Bankrupt Orleans Homebuilders of Bensalem, Pa., on Wednesday said its board of directors approved a "stalking horse" bid of $170 million plus assumption of $52.6 million in community-specific liabilities from public builder NVR of Reston, Va.

Orleans, which declared bankruptcy on March 1, expects other companies to submit bids and plans a bankruptcy court-supervised auction for June 23. All cash deposits on bids are due by noon on June 16. The minimum bid, including a breakup fee, has been set at $178 million.

The company in its most recent filings with the court listed bank debt alone of $311 million and total debt of approximately $407 million.

In a statement, Garry P. Herdler, Orleans' executive vice president and CFO, said that "[w]ith the Court process, our M&A advisors and Phoenix Group encouraging other better and higher bids to emerge, the sale should culminate in a competitive auction to be held within a reasonable near-term timeframe that will allow us to provide some definitive resolution for customers, vendors, and employees alike."

NVR's bid is for most of the bankrupt company, which comprises roughly 4,300 lots and homes in various stages of construction, joint ventures excluding approximately 200 lots and work-in-progess units in two communities in New York State, as well as Orleans' community property management subsidiary, mortgage broker affiliate; income tax refunds and other cash balances; and the cash surrender value of the Company's corporate-owned life insurance policies.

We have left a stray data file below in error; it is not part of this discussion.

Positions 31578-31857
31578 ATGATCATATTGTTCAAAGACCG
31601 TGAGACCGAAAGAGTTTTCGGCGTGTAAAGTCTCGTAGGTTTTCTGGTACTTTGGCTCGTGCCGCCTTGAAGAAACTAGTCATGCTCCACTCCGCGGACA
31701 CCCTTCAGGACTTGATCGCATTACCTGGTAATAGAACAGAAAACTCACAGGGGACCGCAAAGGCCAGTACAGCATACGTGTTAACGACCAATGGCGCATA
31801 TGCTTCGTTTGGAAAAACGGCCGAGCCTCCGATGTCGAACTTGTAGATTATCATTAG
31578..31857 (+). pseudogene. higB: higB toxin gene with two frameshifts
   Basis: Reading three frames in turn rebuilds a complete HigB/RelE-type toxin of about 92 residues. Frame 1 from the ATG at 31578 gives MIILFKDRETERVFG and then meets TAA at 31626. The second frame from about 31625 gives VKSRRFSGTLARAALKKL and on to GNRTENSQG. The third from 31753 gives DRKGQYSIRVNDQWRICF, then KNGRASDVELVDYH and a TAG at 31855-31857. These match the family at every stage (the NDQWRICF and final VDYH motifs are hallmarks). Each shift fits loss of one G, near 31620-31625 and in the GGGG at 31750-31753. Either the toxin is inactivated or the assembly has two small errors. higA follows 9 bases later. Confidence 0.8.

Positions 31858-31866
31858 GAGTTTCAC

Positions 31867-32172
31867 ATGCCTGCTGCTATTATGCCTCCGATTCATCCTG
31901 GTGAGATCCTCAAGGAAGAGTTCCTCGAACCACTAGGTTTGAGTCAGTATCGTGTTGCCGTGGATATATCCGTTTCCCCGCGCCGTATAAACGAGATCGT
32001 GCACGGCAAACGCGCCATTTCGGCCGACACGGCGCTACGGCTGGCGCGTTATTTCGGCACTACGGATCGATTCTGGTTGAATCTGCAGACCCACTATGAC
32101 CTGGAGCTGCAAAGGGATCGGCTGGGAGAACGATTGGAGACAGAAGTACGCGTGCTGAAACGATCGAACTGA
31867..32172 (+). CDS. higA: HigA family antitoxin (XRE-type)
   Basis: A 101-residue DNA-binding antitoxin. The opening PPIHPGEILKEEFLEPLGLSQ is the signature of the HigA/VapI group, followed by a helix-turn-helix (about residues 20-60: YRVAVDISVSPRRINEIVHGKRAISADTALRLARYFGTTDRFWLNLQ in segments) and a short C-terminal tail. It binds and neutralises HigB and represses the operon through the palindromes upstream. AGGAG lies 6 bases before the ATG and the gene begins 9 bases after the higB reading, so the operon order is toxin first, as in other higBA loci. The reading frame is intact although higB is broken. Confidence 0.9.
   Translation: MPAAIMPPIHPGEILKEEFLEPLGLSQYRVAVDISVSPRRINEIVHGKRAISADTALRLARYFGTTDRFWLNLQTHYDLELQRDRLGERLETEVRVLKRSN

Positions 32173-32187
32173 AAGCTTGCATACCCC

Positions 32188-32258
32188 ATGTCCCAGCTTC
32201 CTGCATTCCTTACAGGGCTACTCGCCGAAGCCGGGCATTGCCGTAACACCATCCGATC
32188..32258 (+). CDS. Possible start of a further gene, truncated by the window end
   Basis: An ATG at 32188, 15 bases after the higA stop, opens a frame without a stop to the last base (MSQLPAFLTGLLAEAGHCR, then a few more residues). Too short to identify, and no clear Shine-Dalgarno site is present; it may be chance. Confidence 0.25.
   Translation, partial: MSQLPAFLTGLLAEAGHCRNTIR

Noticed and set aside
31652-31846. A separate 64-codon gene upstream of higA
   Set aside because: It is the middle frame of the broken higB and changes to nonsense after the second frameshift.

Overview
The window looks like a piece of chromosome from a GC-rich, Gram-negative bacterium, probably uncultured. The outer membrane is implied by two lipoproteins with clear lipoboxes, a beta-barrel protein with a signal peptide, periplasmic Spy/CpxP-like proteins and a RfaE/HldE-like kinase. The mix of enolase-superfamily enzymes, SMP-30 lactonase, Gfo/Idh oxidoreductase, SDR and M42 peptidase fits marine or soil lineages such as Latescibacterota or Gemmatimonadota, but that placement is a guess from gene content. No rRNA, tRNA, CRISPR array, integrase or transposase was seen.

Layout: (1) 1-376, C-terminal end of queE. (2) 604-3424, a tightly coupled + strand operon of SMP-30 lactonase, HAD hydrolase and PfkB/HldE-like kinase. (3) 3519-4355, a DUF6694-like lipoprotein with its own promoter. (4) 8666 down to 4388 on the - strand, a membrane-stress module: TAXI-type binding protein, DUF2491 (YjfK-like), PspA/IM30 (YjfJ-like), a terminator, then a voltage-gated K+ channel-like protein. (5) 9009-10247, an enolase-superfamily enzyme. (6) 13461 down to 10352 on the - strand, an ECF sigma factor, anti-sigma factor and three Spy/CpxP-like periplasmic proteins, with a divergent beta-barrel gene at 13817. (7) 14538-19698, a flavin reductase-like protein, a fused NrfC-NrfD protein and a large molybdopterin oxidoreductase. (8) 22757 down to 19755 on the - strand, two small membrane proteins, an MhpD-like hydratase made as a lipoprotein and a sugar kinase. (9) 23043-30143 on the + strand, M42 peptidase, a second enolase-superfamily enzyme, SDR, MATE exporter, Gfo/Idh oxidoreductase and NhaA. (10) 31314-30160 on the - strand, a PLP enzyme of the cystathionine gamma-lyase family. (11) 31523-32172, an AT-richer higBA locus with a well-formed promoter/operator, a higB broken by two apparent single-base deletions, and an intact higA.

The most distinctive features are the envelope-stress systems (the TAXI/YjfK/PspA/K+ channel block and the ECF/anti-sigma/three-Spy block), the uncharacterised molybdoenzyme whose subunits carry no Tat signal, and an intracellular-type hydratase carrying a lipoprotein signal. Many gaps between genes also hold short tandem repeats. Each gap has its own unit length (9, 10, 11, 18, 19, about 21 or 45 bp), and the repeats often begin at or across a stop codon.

Work will continue on homes under construction in all communities in the company's 11 divisions in eight states, including on homes under construction in the New York communities not included in the bid, as well as the closing of home deliveries in all communities.

Should NVR emerge the winning bidder, some Orleans markets would fit into NVR's primarily Mid-Atlantic footprint, which includes Maryland, Virginia, West Virginia, Pennsylvania, New York, New Jersey, Delaware, Ohio, North Carolina, South Carolina, and Tennessee.

Orleans currently operates in southeastern Pennsylvania; central and southern New Jersey; Orange County, N.Y.; Charlotte, Raleigh and Greensboro, N.C. (with some South Carolina communities); Richmond and Tidewater, Va.; Chicago; and Orlando.

Orleans disclosed in its bankruptcy filing that it had obtained a non-binding letter of intent to sell the company to an unidentified bidder prior to the filing. That bid was rejected by 17 lenders, leading to the bankruptcy filing.

Orleans Homebuilders currently employs approximately 225 people.

Shares of NVR closed up 3.1% at $749.43 Wednesday. The company provided no comentary on the deal beyond an 8-K document filed Wednesday afternoon with the Securities and Exchange Commission.

Wells Fargo Securities home building analyst Carl Reichardt was upbeat on the proposed deal. "While we believe NVR is well-positioned to obtain the assets given its opening bid, a headstart on due diligence, significant presence already in many of OHB's markets (not shared with many other large publics), and what we believe is a measurable construction cost advantage, we do believe other bidders may enter the fray," he wrote in a research note. "We believe NVR will remain disciplined on price. If NVR is not the successful bidder, the company will not only receive the break-up fee, but would lead a competitor to pay a higher price for OHB's land."

Reichardt also pointed out the deals' geographic advantages to NVR, estimating that more than half of Orleans communities are in the Philadelphia, Richmond, and Charlotte markets where NVR already operates. He also estimated an average lot cost of $39,535 under the terms of this deal and suggested that, based on 2009 results, the Orleans assets would add 8% to NVRs orders and closings and add 25% to its community count.

Still, Reichardt questioned what NVR would do with any unfinished lots it might acquire in the deal insomuch as NVR has not in recent history developed its own land.

Learn more about markets featured in this article: Philadelphia, PA, Washington, DC, Greensboro, NC, Charlotte, NC, Richmond, VA.